Type of Document Dissertation Author Grove, Crissie Mae Author's Email Address email@example.com URN etd-04122008-112236 Title The Importance of Values-Alignment Within a Role-Hierarchy to Foster Teachers' Motivation for Implementing Professional Development Degree Doctor of Philosophy Department Educational Psychology and Learning Systems, Department of Advisory Committee
Advisor Name Title Jeannine E. Turner Committee Chair Alysia Roehrig Committee Member Ashby Plant Committee Member Susan Carol Losh Committee Member Keywords
- Professional Development
- Teacher Training
Date of Defense 2007-11-27 Availability unrestricted AbstractABSTRACT
This study occurred within the context of the professional development program, Great Expectations of Oklahoma (GE). This dissertation study investigated the extent to which participating teachers implemented the GE training. A qualitative design was used to investigate why teachers attended this training and how the school administration fostered greater implementation.
Previous pilot studies provided insight into ways that elements may lead to teachers’ greater implementation of professional development and suggested that Self-Determination Theory would provide a useful framework for the current study’s data collection and findings. Deci and Ryan’s Self-Determination Theory (SDT) (1985; 2000) states that autonomy (e.g., choice), competence (e.g., enhancing skills), and relatedness (e.g., collegiality) influence individuals’ intrinsic motivation.
The overarching focus for this qualitative dissertation was to investigate why some teachers are motivated to make changes in their classrooms while others seem to resist change. An underlying premise was that, when teachers feel intrinsically motivated and enthusiastic to attend professional development (through feelings of autonomy), feel competence to implement the professional development strategies and form supportive relationships, greater implementation of professional development may occur. This study investigated how teachers’ intrinsic motivation to attend and implement professional development training was supported by the professional development training and the teachers’ principal upon returning to school. SDT was used as the theoretical framework to investigate this phenomenon. This dissertation used a case study qualitative design (Creswell, 1998; Merriam, 1998; Yin, 2003) to investigate teachers’ motivation and implementation of professional development.
In this dissertation, I collected and analyzed data in the school to examine the extent to which elements of SDT positively influenced teachers’ motivation to implement the training. Within the school context, I conducted interviews with principals (n= 3) and teachers (n= 8) of GE schools (schools that have attended GE and claim to implement some of its practices) to investigate the extent to which teachers’ autonomy, competence, and relatedness were supported within the schools before the training, and if these elements were increased due to the training. Additionally, I interviewed the teachers to explore how elements at the school level and the GE level worked together to enhance teachers’ implementation of GE. Finally, I conducted observations of teachers who have attended GE in order to investigate their levels of GE implementation.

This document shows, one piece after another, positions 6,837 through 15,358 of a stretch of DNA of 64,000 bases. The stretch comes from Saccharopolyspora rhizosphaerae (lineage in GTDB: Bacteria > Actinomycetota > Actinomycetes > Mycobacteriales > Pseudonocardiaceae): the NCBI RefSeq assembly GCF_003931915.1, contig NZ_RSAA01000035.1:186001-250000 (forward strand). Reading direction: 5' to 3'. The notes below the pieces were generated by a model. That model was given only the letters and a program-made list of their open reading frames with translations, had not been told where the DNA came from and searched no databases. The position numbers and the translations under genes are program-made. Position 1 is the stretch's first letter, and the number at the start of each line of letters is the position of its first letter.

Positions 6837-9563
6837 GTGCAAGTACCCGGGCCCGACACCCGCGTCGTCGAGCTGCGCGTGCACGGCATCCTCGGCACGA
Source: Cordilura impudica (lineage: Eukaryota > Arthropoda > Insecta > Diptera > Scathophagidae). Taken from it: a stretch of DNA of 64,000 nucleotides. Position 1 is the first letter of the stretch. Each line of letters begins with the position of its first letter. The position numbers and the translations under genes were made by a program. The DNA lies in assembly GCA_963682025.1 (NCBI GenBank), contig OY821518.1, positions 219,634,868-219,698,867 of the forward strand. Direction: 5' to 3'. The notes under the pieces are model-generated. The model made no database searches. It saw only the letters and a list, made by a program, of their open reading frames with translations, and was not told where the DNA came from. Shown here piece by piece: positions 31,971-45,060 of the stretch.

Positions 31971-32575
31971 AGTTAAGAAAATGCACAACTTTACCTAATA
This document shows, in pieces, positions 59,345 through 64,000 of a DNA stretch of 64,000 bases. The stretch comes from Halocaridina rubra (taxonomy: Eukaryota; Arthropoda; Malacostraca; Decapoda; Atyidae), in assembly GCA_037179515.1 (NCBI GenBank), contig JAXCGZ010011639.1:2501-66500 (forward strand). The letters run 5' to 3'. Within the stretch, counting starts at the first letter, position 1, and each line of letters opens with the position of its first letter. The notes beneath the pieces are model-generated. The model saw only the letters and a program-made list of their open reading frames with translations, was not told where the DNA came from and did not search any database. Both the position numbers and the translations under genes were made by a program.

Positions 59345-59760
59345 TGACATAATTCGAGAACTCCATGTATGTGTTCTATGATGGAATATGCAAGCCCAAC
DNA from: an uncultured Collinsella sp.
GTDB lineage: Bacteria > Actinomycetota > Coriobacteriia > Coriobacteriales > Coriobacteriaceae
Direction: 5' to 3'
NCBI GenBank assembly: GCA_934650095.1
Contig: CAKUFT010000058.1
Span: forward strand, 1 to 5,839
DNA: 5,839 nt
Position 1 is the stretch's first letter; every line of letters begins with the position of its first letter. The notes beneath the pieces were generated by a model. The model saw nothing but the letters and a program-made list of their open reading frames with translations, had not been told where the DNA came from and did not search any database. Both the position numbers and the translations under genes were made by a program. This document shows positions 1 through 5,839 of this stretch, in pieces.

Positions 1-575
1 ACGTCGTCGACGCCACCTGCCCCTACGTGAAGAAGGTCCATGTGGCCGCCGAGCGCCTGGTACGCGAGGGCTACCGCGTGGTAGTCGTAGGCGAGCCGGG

Within the training context, I conducted interviews with the director of GE and GE staff to provide insight into how the training supports attendees’ autonomy, competence, and relatedness. I also conducted field notes to provide evidence of SDT elements (i.e., autonomy, competence, and relatedness) at the training. I investigated the relationship among these elements and the characteristics of the training that support and enhance these elements in synergistic ways at the school level.
Specific research questions were:
1. In what ways does GE support teachers’ autonomy, competence, and relatedness during the training to foster motivation to implement?
2. How do principals support teachers’ autonomy to support teachers’ decisions to attend GE
3. What is the process by which principals foster or hinder teachers’ intrinsic motivation to implement professional development?
Research questions One and Two were answered using data that were collected concerning teachers’ perceptions of the professional development and the school employees’ historical decision to attend professional development training and current levels of implementation. Data demonstrated that teachers whose autonomy, competence, and relatedness were supported by principals were more motivated to implement to a high degree. In contrast, teachers whose autonomy, competence, and relatedness were not supported by principals were less likely to implement the training to a high degree, despite considering the training to be of high quality. Additionally, the alignment of values between the principal and teacher was shown to be vital to teachers’ intrinsic motivation to implement the professional development training, regardless of how the teacher felt about the training itself.
The third research question was answered using a grounded theory analysis of the interview data. Analysis revealed a model that highlighted the importance of values-alignment within the role-hierarchy (e. g., principal and teacher) for increasing teachers’ motivation to implement professional development. The analysis also emphasized ways that relationship affiliations are influenced by the values-alignment within a role-hierarchy. Furthermore, perceptions of personal control also influenced the relationship affiliation among role-hierarchy individuals. The model revealed that a combination of SDT (Deci & Ryan, 2000) and Control-Value theory (Pekrun, 2006) elements more fully described the cycle of building and maintenance of relationship affiliation among different role-hierarchy individuals.
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